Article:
Tech-Support Scams Adopt Advanced Obfuscation Techniques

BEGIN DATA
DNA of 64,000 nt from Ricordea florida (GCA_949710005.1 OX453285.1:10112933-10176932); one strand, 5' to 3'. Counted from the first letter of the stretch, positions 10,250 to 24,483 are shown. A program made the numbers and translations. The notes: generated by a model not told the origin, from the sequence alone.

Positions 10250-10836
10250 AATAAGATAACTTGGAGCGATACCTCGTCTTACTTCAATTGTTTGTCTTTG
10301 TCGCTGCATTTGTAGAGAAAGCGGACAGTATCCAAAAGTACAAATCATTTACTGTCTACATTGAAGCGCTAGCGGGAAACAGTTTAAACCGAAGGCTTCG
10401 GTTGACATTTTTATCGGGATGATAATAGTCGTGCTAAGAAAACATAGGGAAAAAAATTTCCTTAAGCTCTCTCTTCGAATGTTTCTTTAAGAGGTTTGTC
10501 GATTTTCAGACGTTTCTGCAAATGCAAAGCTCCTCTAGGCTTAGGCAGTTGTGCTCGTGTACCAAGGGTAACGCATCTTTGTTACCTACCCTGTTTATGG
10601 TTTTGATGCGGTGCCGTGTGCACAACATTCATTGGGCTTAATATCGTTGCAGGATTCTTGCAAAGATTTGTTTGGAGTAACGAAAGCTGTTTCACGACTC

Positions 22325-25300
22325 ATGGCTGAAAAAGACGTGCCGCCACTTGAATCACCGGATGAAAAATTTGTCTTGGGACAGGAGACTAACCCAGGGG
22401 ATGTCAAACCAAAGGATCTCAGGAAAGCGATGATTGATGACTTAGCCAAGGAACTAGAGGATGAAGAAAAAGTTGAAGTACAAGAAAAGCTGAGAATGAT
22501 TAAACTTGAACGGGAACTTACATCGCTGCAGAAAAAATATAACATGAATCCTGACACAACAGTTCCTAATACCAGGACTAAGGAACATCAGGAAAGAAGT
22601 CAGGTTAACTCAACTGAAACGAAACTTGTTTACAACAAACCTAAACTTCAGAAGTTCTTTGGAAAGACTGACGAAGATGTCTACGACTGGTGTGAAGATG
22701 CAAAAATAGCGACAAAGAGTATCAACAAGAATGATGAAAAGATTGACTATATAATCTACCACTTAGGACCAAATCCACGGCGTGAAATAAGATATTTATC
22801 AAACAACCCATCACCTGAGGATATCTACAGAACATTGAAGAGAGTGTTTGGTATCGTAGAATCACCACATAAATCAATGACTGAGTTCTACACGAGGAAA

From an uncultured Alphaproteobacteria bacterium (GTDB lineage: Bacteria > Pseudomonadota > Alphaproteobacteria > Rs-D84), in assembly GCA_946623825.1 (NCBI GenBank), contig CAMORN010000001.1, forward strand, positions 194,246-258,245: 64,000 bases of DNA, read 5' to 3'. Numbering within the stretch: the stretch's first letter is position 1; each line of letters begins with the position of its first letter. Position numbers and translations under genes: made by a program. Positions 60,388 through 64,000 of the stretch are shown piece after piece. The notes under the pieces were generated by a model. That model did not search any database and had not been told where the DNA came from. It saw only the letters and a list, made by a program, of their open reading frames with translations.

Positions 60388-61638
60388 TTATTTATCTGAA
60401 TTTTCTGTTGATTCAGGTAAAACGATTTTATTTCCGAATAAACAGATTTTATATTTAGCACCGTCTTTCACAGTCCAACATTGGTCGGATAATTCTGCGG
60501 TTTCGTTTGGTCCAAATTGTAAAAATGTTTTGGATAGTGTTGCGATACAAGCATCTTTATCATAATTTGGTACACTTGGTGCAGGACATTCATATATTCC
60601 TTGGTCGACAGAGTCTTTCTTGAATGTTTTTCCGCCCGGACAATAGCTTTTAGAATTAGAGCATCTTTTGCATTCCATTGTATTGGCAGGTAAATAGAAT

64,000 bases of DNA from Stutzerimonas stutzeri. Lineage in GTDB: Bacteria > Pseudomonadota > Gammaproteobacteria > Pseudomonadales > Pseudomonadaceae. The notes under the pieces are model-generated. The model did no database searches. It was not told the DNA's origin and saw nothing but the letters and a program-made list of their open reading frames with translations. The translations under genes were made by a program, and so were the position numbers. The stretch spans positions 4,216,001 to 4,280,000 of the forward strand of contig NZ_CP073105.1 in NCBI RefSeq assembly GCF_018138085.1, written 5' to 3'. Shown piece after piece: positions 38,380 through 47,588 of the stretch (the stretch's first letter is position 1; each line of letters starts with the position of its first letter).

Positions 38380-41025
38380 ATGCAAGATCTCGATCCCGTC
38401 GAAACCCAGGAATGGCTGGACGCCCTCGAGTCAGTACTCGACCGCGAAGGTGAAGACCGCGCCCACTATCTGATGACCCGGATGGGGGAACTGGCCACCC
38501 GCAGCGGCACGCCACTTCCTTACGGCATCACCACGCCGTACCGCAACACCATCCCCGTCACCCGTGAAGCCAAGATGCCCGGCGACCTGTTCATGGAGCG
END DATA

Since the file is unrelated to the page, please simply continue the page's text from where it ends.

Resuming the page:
In recent months, the NJCCIC has reported on several tech-support scams including those masquerading as Microsoft, Facebook, and McAfee support teams. Tech-support scams continue to impact residents and employees throughout the State and across the country. This month , authorities raided 16 fake tech-support centers and arrested approximately three dozen people in two Indian suburbs, while last month, Delhi police arrested 24 people in raids on 10 call centers. These scammers conned thousands of victims, most of whom were American or Canadian.  In these scams, criminals pose as tech-support staff from legitimate companies via phone calls, spam emails, or pop-ups on malicious or compromised websites. The criminals then attempt to extort money from victims by claiming there is malware or other undesired files on their computers and threaten fines or other legal ramifications unless a fee is paid to the scammer. To evade detection by anti-virus/anti-malware software, scammers are increasing the complexity of their techniques by obfuscating the scripts used to display the fraudulent notifications to potential victims. Scammers have been observed hiding malicious code through Base64 encoding, creating custom obfuscation routines, and using AES encryption. For more details on the obfuscation methods, please review the BleepingComputer post hereThe NJCCIC recommends never installing remote access software onto systems at the request of an unsolicited phone call or pop-up message on your computer. If you have installed remote access software onto your system at the request of these or other malicious actors, we recommend isolating the affected system(s) from the network, uninstalling it immediately, and performing a full system scan using a reputable and up-to-date anti-virus/anti-malware solution.